Thirty studies found evidence that use of economic evidence had a “substantial” impact on health care policymaking, 27 of which emphasized at least one other criterion, such as equity considerations, usually ill-defined (14 studies), clinical effectiveness, budget impact, ethical reasons, and advocacy arguments. The 30 studies confirmed the acceptance of economic evidence as having an impact on either general policy or specific decisions, such as reimbursement decisions. In 11 of the studies, the use of economic evidence had only a “limited” impact on health policy decisions. In two studies, economic evidence had no impact on health policymaking.

A few factors played a key role in the use of economic evidence: (1) quality and transparency of the studies that provided the economic evidence was a promoting factor (7 studies) in the case of a good study and a strong obstacle in the case of a poorly presented study (18 studies); (2) transparency and quality of the decisionmaking process was important in the acceptance or rejection of the decision (10 studies for acceptance, 13 studies for rejection); and (3) clarity of the economic information and the way it was communicated were promoting factors (7 studies), while lack of clarity was an obstacle in accepting evidence (17 studies).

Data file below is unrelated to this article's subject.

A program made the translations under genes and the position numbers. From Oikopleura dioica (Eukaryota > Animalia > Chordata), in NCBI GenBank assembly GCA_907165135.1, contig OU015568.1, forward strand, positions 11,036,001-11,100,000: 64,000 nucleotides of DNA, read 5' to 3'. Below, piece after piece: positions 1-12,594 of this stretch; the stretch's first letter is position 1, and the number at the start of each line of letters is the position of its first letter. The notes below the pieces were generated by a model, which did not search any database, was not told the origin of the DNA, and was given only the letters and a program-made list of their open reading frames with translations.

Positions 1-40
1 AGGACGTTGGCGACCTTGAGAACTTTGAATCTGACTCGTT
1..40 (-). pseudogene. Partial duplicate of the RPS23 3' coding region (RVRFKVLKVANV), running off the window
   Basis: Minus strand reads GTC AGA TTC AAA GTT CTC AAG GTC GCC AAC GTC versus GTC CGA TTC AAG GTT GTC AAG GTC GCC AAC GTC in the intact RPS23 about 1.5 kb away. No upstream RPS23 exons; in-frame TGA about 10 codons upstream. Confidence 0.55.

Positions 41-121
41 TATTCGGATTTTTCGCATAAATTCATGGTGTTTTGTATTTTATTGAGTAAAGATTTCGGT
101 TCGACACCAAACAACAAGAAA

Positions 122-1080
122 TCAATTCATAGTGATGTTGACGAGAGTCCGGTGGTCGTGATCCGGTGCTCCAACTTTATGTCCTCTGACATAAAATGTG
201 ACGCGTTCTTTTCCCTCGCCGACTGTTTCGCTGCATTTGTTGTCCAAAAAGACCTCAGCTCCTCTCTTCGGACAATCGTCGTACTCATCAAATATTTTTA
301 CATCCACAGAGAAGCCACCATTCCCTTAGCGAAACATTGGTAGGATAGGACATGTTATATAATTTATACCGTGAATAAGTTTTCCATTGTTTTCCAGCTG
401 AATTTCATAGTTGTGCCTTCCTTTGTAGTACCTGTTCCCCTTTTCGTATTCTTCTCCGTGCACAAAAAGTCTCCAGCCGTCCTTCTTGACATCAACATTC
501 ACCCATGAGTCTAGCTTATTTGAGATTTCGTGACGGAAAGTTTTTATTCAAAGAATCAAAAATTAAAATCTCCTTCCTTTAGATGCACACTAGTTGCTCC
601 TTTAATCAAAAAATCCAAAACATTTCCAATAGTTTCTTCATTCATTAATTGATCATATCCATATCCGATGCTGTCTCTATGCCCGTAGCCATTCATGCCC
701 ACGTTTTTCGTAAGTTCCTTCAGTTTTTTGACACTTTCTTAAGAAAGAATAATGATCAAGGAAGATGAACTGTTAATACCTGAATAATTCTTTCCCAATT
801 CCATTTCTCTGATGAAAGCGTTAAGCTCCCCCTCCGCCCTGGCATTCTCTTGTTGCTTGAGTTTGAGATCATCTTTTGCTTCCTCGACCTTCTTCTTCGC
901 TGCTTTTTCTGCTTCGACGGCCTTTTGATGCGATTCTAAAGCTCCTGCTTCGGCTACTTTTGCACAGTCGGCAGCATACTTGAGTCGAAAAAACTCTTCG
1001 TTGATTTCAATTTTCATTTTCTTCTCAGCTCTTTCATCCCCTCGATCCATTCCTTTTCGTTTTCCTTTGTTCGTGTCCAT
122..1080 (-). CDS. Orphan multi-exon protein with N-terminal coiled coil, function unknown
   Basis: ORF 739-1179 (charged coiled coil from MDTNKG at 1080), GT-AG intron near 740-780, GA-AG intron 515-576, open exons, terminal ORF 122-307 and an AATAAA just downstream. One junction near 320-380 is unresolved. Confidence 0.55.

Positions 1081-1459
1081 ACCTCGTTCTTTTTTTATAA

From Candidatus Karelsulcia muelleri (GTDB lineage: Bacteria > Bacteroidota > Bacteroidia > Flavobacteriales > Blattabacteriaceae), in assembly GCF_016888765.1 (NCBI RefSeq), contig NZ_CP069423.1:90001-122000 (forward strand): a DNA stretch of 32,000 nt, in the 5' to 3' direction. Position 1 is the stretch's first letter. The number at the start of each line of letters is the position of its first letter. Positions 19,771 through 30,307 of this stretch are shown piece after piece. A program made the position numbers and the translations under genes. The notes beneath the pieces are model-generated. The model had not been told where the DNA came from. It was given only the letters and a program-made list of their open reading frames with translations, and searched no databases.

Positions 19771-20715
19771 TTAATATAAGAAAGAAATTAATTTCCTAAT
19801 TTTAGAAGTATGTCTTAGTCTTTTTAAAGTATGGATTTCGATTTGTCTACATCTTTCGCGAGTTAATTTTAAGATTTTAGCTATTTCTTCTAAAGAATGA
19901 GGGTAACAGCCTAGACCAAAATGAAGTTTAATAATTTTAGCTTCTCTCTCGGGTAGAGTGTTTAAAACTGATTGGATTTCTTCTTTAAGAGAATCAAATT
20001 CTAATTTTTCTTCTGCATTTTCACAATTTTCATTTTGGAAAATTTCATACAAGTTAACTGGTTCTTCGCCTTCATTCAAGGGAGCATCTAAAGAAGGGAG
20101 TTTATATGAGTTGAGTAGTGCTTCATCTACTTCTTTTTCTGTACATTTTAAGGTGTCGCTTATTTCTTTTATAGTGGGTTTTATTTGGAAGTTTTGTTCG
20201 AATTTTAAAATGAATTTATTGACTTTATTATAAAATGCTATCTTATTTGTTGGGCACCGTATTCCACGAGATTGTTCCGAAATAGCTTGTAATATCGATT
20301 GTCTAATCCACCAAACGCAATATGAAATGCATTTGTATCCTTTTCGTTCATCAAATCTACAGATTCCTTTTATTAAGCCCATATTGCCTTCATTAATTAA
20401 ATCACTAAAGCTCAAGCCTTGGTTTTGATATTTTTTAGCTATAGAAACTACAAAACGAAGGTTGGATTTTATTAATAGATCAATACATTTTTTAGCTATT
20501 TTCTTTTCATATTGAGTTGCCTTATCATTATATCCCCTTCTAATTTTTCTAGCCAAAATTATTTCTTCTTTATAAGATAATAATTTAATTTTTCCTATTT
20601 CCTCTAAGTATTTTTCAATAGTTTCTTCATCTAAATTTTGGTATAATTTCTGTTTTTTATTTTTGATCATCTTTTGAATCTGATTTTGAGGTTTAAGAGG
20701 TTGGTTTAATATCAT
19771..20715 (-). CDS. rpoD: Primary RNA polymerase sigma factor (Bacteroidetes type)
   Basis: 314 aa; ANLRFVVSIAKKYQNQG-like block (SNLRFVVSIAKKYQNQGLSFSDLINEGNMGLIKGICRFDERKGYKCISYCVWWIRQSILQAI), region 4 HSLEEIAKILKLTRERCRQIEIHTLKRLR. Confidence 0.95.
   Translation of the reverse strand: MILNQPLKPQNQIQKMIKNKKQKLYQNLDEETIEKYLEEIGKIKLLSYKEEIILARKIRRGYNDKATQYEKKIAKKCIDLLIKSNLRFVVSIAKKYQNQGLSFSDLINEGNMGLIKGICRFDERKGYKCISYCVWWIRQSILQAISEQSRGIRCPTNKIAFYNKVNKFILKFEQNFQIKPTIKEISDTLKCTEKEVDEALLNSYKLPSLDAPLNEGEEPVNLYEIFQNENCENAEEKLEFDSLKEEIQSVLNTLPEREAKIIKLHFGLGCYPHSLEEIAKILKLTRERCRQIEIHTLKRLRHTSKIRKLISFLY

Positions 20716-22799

Of the 37 observational studies of policy impact, 11 (30%) received a favorable rating on more than three of the 8 items on the study quality checklist. Five of the studies had a comparison group and provided intermediate quality evidence that economic evidence is useful in general health policymaking.

Conclusions:

The body of evidence on the use of economic evidence in policy is small and patchy. It shows that the utility of economic evidence, alone or in combination with systematic reviews, is influenced by technical issues, such as transparency and clarity, as well as by the transparency of the decisionmaking process.

Prepared for: Agency for Healthcare Research and Quality, U.S. Department of Health and Human Services1, Contract No. 290-2007-10061-I. Prepared by: The Johns Hopkins University Evidence-based Practice Center, Baltimore, MD

Suggested citation: